This in itself is not a problem; the problem is that the same formula is applied for the other nine tracks — and regardless of whether the tempo is a bit slower or faster, the melody a bit darker or a bit lighter, the basic mood is always the same. Coastal Grooves is a record for nostalgically oriented romantics, not deep enough to offer you a groundbreaking perspective on the issue of one-night stands and/or long term relationships, and not shallow enough to be ridiculously offen­sive or refreshingly humorous. Hynes delivers all the lyrics in a slightly whiny, ever so vulnerable near-falsetto (allegedly this was a forced change from his earlier style due to a throat operation he had) that fits this neo-New Romantic vibe perfectly, but can get annoying fairly quickly, because ultimately this is just a well-tuned mating call, and ten unsatisfied mating calls in a row can give the impression of... well, let's call it an «inefficiently functioning bit of genetic code». And even his guitar playing often comes across as somewhat under-realized: many of the songs contain snippets of potentially great riffs and embryonic ideas of perfectly constructed guitar solos, but it is almost as if he is too afraid of being accused of unsuccessfully ripping off Prince — in the end, he never really gives us a chance to see if he truly is as good as Prince or not. (Probably not, but I get so desperate by the time the record ends that I'd rather hear a bad take on a Prince-style guitar solo than a good take on a «Prince-in-the-womb» guitar solo).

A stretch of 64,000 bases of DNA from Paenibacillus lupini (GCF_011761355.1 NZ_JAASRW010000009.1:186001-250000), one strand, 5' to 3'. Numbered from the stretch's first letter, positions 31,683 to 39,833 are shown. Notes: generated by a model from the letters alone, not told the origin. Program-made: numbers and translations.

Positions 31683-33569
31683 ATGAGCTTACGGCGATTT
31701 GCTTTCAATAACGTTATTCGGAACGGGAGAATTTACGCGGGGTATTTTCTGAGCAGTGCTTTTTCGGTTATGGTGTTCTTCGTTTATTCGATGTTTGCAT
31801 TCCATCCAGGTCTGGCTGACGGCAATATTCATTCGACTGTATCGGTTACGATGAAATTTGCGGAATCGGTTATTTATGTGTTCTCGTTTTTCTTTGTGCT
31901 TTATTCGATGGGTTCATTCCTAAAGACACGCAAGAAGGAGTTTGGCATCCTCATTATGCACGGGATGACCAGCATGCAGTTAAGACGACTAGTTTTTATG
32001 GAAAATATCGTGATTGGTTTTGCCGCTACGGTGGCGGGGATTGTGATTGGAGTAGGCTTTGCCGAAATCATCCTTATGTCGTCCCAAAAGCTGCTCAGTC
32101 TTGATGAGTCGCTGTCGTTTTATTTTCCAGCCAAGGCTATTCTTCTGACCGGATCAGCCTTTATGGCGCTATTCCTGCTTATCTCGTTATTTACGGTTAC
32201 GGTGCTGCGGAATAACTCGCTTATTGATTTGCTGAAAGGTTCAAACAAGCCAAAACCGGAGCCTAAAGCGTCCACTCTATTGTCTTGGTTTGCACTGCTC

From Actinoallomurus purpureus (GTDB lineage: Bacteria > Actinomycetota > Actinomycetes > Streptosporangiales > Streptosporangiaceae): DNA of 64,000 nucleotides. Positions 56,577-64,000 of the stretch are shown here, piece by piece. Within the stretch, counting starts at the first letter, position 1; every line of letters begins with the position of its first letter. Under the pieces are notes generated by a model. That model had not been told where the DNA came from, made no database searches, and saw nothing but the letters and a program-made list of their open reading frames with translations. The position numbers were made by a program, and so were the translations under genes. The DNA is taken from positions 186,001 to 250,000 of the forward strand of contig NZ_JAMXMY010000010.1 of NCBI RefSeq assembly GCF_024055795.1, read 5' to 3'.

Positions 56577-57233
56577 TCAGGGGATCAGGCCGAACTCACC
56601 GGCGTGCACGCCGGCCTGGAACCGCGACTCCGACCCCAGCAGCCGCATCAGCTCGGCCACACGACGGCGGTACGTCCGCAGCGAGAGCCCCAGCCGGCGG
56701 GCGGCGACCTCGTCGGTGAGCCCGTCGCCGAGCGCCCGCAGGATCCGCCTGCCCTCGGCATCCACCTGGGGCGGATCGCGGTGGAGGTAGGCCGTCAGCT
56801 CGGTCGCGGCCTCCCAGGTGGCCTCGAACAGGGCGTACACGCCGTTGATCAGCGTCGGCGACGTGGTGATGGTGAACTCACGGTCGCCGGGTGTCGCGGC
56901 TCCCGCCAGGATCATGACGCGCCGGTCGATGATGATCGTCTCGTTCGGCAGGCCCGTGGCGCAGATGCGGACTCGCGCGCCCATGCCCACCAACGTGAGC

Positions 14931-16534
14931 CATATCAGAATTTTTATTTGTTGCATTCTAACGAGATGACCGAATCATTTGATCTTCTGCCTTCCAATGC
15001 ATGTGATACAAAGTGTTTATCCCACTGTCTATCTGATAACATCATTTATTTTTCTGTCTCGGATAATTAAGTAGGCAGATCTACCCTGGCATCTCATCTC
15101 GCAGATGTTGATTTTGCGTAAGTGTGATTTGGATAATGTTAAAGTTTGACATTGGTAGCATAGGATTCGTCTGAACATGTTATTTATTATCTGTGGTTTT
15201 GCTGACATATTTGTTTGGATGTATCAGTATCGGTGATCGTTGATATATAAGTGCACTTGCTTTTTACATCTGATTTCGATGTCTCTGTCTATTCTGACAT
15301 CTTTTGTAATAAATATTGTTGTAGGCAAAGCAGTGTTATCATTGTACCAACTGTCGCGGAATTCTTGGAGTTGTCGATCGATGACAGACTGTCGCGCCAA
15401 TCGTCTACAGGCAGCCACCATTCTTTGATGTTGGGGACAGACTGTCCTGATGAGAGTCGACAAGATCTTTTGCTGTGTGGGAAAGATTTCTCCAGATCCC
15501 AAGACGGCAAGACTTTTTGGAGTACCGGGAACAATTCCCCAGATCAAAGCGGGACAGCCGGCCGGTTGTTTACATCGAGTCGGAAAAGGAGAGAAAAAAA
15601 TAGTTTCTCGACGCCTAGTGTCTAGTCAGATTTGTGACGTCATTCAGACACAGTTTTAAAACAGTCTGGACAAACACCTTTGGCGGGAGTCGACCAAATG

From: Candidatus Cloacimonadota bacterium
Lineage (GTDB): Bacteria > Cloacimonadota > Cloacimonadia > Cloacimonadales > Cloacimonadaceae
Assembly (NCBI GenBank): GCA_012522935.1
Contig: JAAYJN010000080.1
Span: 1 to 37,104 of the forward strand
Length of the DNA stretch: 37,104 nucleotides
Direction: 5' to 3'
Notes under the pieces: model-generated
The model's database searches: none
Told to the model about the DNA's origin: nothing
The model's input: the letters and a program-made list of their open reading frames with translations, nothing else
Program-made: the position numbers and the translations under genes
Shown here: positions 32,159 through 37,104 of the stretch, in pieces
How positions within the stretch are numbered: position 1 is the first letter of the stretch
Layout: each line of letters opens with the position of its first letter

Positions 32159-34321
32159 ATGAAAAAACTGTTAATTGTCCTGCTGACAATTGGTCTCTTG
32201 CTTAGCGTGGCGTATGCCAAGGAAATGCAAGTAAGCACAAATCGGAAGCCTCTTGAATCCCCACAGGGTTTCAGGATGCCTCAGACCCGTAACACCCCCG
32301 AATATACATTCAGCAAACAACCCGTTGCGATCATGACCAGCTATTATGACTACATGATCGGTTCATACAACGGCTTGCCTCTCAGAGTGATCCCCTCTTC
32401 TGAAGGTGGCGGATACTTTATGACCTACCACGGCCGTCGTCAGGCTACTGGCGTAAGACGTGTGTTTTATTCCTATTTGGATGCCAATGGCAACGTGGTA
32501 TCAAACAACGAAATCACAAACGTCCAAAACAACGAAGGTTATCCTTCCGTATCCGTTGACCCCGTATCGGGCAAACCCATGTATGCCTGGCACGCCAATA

I do not want to sound at all like an insensitive dude from a distant age, mind you, but while the technical aspects of the record are impressive, its vibe ultimately gets lost on me — like on that last song, ʽChampagne Coastʼ, whose repetitive chorus of "come to my bedroom, come to my bedroom" basically sounds like he is a reclusive kid inviting a friend to show him a collection of Star Wars action figures, rather than, er, uhm, you know. Perhaps it is simply too much of a chal­lenge these days to make songs that would be sexy and polite, rather than «sexist», at the same time. Also, perhaps the presence of additional musicians would not have hurt, either: I feel that there might be a terrific, tense, heart-tearing, sweaty groove concealed in the core of ʽThe Com­plete Knockʼ, but all the song does is loop the same potentially cool call-and-answer guitar figure for five minutes, without properly resolving it into anything cooler.

This is not to say I did not enjoy this, or, for that matter, tip my hat to the decidedly anti-main­stream nature of the record, which uses electronic instruments very sparingly and places primary emphasis on Eighties-style guitar playing. On his subsequent albums, Hynes would move far closer to that mainstream, which makes Coastal Grooves sort of outstanding at least within his own small catalog — I could, in fact, easily see a certain category of fans abandoning him after Cupid Deluxe while still clinging to Grooves as a tighter, hotter, and bolder artistic statement. Yet even such a verdict is not really saying all that much.